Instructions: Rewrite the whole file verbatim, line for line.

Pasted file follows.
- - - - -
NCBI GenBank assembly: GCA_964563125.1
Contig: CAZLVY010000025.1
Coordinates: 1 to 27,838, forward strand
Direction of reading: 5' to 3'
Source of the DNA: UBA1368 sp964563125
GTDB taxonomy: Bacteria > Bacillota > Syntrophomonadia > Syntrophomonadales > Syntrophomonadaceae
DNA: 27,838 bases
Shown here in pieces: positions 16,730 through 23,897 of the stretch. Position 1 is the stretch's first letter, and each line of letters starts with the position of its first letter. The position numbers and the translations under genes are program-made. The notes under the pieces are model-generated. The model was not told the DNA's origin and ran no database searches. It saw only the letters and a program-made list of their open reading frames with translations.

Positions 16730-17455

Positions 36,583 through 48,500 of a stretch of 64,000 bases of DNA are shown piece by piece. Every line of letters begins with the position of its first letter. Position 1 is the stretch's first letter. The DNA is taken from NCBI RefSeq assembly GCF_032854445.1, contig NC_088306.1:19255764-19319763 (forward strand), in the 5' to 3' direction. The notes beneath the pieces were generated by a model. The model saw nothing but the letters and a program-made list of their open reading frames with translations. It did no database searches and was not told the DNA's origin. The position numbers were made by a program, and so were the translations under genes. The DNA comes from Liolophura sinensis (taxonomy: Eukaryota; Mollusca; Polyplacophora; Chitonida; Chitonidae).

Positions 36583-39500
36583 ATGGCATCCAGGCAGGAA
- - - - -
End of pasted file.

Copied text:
NCBI GenBank assembly: GCA_964563125.1
Contig: CAZLVY010000025.1
Coordinates: 1 to 27,838, forward strand
Direction of reading: 5' to 3'
Source of the DNA: UBA1368 sp964563125
GTDB taxonomy: Bacteria > Bacillota > Syntrophomonadia > Syntrophomonadales > Syntrophomonadaceae
DNA: 27,838 bases
Shown here in pieces: positions 16,730 through 23,897 of the stretch. Position 1 is the stretch's first letter, and each line of letters starts with the position of its first letter. The position numbers and the translations under genes are program-made. The notes under the pieces are model-generated. The model was not told the DNA's origin and ran no database searches. It saw only the letters and a program-made list of their open reading frames with translations.

Positions 16730-17455

Positions 36,583 through 48,500 of a stretch of 64,000 bases of DNA are shown piece by piece. Every line of letters begins with the position of its first letter. Position 1 is the stretch's first letter. The DNA is taken from NCBI RefSeq assembly GCF_032854445.1, contig NC_088306.1:19255764-19319763 (forward strand), in the 5' to 3' direction. The notes beneath the pieces were generated by a model. The model saw nothing but the letters and a program-made list of their open reading frames with translations. It did no database searches and was not told the DNA's origin. The position numbers were made by a program, and so were the translations under genes. The DNA comes from Liolophura sinensis (taxonomy: Eukaryota; Mollusca; Polyplacophora; Chitonida; Chitonidae).

Positions 36583-39500
36583 ATGGCATCCAGGCAGGAA